The Question: Why would a company focused on nutrients and eye disease launch a portion control formula into the eye care market?
The Answer: An increased risk of developing type-2 diabetes and a host of other degenerative disease is directly linked to the amount of excess subcutaneous and visceral fat we carry on our bodies. Visceral fat surrounds vital organs and is metabolized by the liver, which turns it into blood cholesterol. It also increases Il-6 and C-reactive protein, the inflammatory markers associated with disease and metabolic syndrome that precedes development of type-2 diabetes and most all degenerative disease, including the four major eye diseases, cataract, macular degeneration, glaucoma and diabetic retinopathy.
The Center for Disease Control and Prevention (CDC) released data this past Thursday that suggests the rate of new type-2 diabetes cases nearly doubled in the United States in the past 10 years.
The study, led by Karen Kirtland, provides an up-to-date picture of where the disease is exploding. The information should be a big help as the government and health insurance companies decide where to focus prevention campaigns, Petersen said.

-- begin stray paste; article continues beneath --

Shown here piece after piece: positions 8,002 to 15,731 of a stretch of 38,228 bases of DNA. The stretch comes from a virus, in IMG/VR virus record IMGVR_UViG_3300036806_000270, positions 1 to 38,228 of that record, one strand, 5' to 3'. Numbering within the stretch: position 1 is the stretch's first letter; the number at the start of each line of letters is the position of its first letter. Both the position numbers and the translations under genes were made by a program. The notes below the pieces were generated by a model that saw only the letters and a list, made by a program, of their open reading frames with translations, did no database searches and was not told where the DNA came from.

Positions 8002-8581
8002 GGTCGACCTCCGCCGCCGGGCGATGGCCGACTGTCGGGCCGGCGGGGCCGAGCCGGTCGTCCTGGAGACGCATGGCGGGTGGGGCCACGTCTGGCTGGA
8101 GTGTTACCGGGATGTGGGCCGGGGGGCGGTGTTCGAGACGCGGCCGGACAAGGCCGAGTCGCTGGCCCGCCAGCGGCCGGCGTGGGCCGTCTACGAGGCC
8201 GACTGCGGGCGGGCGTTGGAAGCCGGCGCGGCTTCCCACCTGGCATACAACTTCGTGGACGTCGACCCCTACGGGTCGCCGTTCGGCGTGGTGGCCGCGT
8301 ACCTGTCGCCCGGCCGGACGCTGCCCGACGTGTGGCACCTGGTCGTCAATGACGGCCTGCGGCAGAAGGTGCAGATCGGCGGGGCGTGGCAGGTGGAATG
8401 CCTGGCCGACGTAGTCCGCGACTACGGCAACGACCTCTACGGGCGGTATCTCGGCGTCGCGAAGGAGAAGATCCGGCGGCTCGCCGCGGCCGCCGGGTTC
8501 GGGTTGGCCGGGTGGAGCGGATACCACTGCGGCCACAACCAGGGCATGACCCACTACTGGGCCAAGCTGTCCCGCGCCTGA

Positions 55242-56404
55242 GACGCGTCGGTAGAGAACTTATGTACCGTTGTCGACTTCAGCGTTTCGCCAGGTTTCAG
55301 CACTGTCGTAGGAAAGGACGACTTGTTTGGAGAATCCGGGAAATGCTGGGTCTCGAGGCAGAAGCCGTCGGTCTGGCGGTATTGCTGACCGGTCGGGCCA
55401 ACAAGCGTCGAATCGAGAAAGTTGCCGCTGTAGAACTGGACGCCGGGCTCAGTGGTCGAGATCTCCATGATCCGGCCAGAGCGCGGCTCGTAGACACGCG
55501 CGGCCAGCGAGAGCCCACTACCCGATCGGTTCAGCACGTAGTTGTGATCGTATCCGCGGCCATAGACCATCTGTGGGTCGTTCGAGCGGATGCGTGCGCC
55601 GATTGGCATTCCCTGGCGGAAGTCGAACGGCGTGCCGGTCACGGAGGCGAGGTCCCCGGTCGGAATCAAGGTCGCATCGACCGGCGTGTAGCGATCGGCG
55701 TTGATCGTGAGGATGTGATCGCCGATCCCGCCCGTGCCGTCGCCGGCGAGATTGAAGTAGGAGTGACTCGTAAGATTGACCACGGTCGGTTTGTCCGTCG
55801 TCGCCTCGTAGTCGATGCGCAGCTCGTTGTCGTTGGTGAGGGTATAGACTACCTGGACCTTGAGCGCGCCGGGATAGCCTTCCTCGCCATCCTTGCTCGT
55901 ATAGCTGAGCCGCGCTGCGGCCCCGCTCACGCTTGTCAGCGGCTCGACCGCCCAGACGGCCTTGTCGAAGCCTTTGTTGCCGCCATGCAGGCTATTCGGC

Diabetes was the nation's seventh-leading cause of death in 2006, according to the CDC. More than 23 million Americans have diabetes, and the number is rapidly growing. About 1.6 million new cases were diagnosed among adults last year.
In Type 2 diabetes, cells do not properly use insulin, a hormone needed to convert sugar into energy. The illness can lead to complications such as heart disease, blindness, kidney failure and poor circulation that leads to amputations.
The study involved a random-digit-dialed survey of more than 260,000 adults. Participants were asked if they had ever been told by a doctor that they have diabetes, and when the diagnosis was made.
The researchers had data for 40 states for the years 2005-07. West Virginia, South Carolina, Alabama, Georgia, Texas and Tennessee had the highest rates. Puerto Rico was about as high as West Virginia. Minnesota, Hawaii and Wyoming had the lowest rates.
It is not entirely clear why some states were worse than others. Older people, blacks and Hispanics tend to have higher rates of Type 2 diabetes, and the South has large concentrations of all three groups. However, West Virginia is overwhelmingly white.
The report asked about diagnosed diabetes only. Because an estimated one in four diabetics have not been diagnosed, the findings probably underestimate the problem, said Angela Liese, a diabetes researcher at the University of South Carolina.
Lifestyle changes that include portion control of nutrient-dense diets and daily exercise can dramatically lower the risk of developing type-2 diabetes and the other degenerative diseases.